At Thomistica.net an essay of mine is now available: “Those Two Roads: How a Natural Philosophical Solution to a Difficulty about Motion Serves Thomistic Theology.” It was given at one of the Sacra Doctrina Project’s satellite sessions at the most recent conference of the American Catholic Philosophical Association. The essay discusses the Aristotelian idea that motion, … Continue reading “Those Two Roads” at Thomistica
Now available from Cluny Media, the fourth volume of the Thomist Tradition Series, is my translation of Fr. Édouard Hugon’s book Mary, Full of Grace. Order it on Amazon here, and it’s also available through Cluny’s website. From book’s back cover: Mary, Full of Grace is a summary Mariology—a comprehensive study of the Blessed Virgin Mary … Continue reading New translation of Hugon now available
Just posted at the website of the American Catholic Philosophical Association is the program of the upcoming November meeting. “A Perennial Philosophy of Nature” is the theme. This topic in general is one which is both important and yet overlooked and misunderstood today. Usually, “natural philosophy” is either thought to be merely an old name … Continue reading A Perennial Philosophy of Nature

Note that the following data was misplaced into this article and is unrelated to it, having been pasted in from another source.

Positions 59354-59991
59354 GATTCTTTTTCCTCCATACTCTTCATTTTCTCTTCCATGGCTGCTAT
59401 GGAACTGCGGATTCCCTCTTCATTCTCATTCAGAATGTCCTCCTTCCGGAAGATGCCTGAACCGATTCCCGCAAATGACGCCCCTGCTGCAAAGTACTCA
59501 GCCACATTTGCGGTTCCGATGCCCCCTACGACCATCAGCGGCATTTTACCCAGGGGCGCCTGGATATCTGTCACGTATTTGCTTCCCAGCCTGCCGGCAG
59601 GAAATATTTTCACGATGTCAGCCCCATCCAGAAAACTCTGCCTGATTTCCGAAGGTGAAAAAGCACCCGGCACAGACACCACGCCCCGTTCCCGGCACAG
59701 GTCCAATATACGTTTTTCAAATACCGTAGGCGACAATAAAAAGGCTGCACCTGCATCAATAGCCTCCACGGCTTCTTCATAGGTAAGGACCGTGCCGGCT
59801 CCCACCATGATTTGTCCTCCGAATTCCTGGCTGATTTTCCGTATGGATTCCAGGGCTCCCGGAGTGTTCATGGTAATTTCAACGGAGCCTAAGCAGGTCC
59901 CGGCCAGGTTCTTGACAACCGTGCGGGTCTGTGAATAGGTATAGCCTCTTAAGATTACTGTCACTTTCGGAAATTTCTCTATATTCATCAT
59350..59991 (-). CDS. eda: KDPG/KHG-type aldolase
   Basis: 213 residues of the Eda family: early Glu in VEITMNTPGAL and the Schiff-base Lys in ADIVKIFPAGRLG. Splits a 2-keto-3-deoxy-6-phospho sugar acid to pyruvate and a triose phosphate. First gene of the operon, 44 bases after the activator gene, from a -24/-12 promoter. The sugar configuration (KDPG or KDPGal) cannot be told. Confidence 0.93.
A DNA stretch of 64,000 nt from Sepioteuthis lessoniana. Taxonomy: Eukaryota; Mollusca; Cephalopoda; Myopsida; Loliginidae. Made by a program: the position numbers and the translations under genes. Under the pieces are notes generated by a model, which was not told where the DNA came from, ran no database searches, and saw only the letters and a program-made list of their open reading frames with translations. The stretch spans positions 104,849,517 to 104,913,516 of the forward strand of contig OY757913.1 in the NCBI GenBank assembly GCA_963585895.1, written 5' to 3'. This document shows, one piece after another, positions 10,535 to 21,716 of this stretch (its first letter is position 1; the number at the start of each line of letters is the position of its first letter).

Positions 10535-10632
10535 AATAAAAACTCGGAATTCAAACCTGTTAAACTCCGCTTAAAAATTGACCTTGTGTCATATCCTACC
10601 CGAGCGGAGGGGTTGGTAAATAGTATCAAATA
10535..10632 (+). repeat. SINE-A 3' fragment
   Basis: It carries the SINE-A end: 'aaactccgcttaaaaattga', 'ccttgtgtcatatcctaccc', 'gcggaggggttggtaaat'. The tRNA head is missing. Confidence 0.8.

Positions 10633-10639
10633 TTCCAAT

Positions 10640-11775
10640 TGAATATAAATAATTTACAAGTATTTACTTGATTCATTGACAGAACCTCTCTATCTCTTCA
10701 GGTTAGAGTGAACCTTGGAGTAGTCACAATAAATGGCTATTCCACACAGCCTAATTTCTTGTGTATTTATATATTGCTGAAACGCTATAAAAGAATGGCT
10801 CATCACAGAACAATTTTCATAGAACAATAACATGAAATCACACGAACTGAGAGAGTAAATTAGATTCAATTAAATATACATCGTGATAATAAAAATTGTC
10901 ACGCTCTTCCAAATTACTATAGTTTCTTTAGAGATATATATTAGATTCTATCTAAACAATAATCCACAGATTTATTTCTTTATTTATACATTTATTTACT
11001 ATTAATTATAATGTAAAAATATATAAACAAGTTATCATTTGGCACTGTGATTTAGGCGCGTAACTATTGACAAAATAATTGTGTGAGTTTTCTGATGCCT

In the sixth chapter of St. John's Gospel, Jesus’ hearers react to his teaching on the Eucharist with the following words: “This saying is hard, and who can hear it?” (John 6:60) Remember that those murmurers were among his own disciples, not just members of the crowd. Eventually, they depart: “After this many of his … Continue reading It’s Still A Hard Saying
A paper of mine, “Is Aristotelian-Thomistic Natural Philosophy Still Relevant to Cosmology?” has been accepted for presentation at the upcoming 2019 conference of the American Catholic Philosophical Association. The meeting’s theme is “A Perennial Philosophy of Nature.” You can download the presentation draft of the paper here. The paper’s abstract: Do advances in the natural … Continue reading Forthcoming paper at the ACPA
“In some real sense it is true to say: ignorance of ontology is ignorance of Christ,” argues a recent Christological treatise. If this is true, then by extension it is also true of the real presence of Christ in the Eucharist. The harmony of faith and reason demand that our knowing Christ in the Sacrament … Continue reading The Eucharist and the Scandal of Particularity
When returning to learn from the great thinkers of the past, especially with an eye for what they can contribute to our discernment of what the modern age claims as true or to be believed, a balance must be struck so that, on the one hand, the truth from prior ages is not so emaciated … Continue reading Can Aquinas’ Cosmos Still Be Our Cosmos?